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Title: Direct catalytic decomposition of nitric oxide. Final report

Abstract

This project investigated a suitable catalyst system for the direct NO decomposition for post-combustion NO{sub x} control. The studied process does not use a reductant, such as ammonia in the case of Selective Catalytic Reduction (SCR) process for catalytic reduction of NO{sub x} to nitrogen. This is a simplified process basically involving passing the flue gas through a catalytic converter, thus avoiding problems generally associated with the commercial SCR process, namely high operating cost, ammonia slip, and potential N{sub 2}O emissions. The main results from this research project are summarized in the following: Cu-ZSM-5 and M/Cu-ZSM-5 were synthesized by incorporating metal cations into ZSM-5 zeolite supports by optimized ion exchange procedures. It was found that (1) the catalytic activity of Cu-ZSM-5 only increased with copper loading when the Cu-ZSM-5 was prepared in an aqueous copper acetate solution with pH lower than 5.74; (2) high pH of the solution led not only to ion-exchanged Cu{sup 2+}, but also copper deposition on the zeolite surface forming inactive CuO particles as identified by STEM/EDX and XRD; (3) the sequence of metal ion exchange first, followed by copper ion exchange to synthesize M/Cu-ZSM-5, where M represents any metal ion but copper, was important formore » the cocation to show promotion effects; and (4) air-calcination of M-ZSM was effective in keeping M cations in the zeolite during subsequent copper ion exchange. Positive alkaline and rare earth metal cocation effects on the Cu-ZSM-5 were identified in oxygen-containing gas mixtures in the high temperature region (450--600C). Cerium ion promoted the Cu-ZSM-5 activity in the low temperature range (< 450C) in oxygen-free gas mixture, while alkaline earth and transition metal cocations improved the NO conversion to N{sub 2} in high temperature region.« less

Authors:
; ;
Publication Date:
Research Org.:
Massachusetts Inst. of Tech., Cambridge, MA (United States). Dept. of Chemical Engineering
Sponsoring Org.:
USDOE, Washington, DC (United States)
OSTI Identifier:
111932
Report Number(s):
DOE/PC/91293-T5
ON: DE95017760
DOE Contract Number:  
FG22-91PC91293
Resource Type:
Technical Report
Resource Relation:
Other Information: PBD: 15 Jun 1995
Country of Publication:
United States
Language:
English
Subject:
01 COAL, LIGNITE, AND PEAT; 20 FOSSIL-FUELED POWER PLANTS; 54 ENVIRONMENTAL SCIENCES; FLUE GAS; DENITRIFICATION; NITRIC OXIDE; SELECTIVE CATALYTIC REDUCTION; COPPER; CATALYTIC EFFECTS; ZEOLITES; CERIUM; DECOMPOSITION; PROGRESS REPORT; EXPERIMENTAL DATA

Citation Formats

Flytzani-Stephanopoulos, M, Sarofim, A F, and Zhang, Yanping. Direct catalytic decomposition of nitric oxide. Final report. United States: N. p., 1995. Web. doi:10.2172/111932.
Flytzani-Stephanopoulos, M, Sarofim, A F, & Zhang, Yanping. Direct catalytic decomposition of nitric oxide. Final report. United States. doi:10.2172/111932.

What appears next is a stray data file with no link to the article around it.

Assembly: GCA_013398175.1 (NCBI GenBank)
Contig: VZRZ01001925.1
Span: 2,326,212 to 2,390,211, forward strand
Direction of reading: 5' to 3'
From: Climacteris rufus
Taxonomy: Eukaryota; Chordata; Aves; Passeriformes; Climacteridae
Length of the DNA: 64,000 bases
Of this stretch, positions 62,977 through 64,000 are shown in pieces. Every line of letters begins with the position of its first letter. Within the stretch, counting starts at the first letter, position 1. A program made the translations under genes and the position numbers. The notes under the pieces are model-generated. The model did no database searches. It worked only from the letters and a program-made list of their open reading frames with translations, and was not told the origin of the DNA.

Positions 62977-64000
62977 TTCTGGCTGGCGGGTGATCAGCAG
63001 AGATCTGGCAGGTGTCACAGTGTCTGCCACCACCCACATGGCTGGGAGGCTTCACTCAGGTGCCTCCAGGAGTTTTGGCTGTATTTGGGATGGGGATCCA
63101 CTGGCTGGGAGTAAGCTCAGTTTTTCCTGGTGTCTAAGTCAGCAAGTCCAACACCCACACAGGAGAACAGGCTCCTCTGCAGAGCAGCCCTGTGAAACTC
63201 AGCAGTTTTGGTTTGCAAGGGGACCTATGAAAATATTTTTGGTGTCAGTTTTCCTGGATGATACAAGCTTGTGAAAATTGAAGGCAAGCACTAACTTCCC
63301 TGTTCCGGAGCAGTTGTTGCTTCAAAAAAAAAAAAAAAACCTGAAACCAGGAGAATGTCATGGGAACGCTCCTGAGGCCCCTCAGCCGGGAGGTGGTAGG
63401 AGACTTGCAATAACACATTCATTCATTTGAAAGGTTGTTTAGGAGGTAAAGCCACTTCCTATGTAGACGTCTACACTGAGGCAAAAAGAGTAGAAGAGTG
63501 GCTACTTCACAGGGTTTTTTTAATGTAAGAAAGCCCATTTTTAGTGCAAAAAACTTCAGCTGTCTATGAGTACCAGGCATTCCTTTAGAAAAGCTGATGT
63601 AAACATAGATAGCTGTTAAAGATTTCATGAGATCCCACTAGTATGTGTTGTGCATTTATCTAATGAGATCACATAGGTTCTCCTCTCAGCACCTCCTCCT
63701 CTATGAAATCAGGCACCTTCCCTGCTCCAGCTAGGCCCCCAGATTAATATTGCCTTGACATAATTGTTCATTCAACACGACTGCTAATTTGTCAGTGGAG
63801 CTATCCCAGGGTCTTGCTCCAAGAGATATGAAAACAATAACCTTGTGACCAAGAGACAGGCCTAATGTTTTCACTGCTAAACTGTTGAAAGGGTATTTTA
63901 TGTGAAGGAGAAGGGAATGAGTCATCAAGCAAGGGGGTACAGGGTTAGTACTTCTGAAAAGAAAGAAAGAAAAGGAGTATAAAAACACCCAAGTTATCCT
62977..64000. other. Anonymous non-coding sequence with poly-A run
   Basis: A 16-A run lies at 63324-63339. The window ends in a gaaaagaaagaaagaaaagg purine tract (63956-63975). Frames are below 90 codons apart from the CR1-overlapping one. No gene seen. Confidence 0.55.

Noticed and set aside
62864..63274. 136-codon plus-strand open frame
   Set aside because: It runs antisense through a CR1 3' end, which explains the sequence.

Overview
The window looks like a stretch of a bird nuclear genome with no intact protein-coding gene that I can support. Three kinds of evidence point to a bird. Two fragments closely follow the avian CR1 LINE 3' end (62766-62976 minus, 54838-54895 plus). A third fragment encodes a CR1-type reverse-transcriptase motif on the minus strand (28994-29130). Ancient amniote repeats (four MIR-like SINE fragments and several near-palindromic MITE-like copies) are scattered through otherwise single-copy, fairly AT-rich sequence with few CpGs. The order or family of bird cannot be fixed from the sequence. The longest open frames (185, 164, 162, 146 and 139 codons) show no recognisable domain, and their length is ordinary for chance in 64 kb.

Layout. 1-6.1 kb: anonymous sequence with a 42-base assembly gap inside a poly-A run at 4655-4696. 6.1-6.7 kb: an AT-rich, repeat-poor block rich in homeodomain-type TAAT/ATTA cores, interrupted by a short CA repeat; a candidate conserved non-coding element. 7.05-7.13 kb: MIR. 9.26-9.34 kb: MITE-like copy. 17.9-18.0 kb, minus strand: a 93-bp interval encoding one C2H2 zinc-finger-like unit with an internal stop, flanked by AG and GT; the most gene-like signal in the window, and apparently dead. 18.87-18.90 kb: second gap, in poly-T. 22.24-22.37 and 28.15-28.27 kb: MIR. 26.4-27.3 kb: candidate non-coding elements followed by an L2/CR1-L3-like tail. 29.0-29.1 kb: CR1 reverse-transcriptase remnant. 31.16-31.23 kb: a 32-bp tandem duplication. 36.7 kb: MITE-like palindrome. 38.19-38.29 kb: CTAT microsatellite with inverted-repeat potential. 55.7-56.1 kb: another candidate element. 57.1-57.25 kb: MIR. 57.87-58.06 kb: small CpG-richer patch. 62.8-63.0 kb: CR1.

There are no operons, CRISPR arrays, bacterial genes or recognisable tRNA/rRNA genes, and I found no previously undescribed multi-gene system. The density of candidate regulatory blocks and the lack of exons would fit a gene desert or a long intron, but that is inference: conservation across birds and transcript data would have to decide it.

Flytzani-Stephanopoulos, M, Sarofim, A F, and Zhang, Yanping. Thu . "Direct catalytic decomposition of nitric oxide. Final report". United States. doi:10.2172/111932. https://www.osti.gov/servlets/purl/111932.
@article{osti_111932,
title = {Direct catalytic decomposition of nitric oxide. Final report},
author = {Flytzani-Stephanopoulos, M and Sarofim, A F and Zhang, Yanping},
abstractNote = {This project investigated a suitable catalyst system for the direct NO decomposition for post-combustion NO{sub x} control. The studied process does not use a reductant, such as ammonia in the case of Selective Catalytic Reduction (SCR) process for catalytic reduction of NO{sub x} to nitrogen. This is a simplified process basically involving passing the flue gas through a catalytic converter, thus avoiding problems generally associated with the commercial SCR process, namely high operating cost, ammonia slip, and potential N{sub 2}O emissions. The main results from this research project are summarized in the following: Cu-ZSM-5 and M/Cu-ZSM-5 were synthesized by incorporating metal cations into ZSM-5 zeolite supports by optimized ion exchange procedures. It was found that (1) the catalytic activity of Cu-ZSM-5 only increased with copper loading when the Cu-ZSM-5 was prepared in an aqueous copper acetate solution with pH lower than 5.74; (2) high pH of the solution led not only to ion-exchanged Cu{sup 2+}, but also copper deposition on the zeolite surface forming inactive CuO particles as identified by STEM/EDX and XRD; (3) the sequence of metal ion exchange first, followed by copper ion exchange to synthesize M/Cu-ZSM-5, where M represents any metal ion but copper, was important for the cocation to show promotion effects; and (4) air-calcination of M-ZSM was effective in keeping M cations in the zeolite during subsequent copper ion exchange. Positive alkaline and rare earth metal cocation effects on the Cu-ZSM-5 were identified in oxygen-containing gas mixtures in the high temperature region (450--600C). Cerium ion promoted the Cu-ZSM-5 activity in the low temperature range (< 450C) in oxygen-free gas mixture, while alkaline earth and transition metal cocations improved the NO conversion to N{sub 2} in high temperature region.},
doi = {10.2172/111932},
journal = {},
number = ,
volume = ,
place = {United States},
year = {1995},
month = {6}
}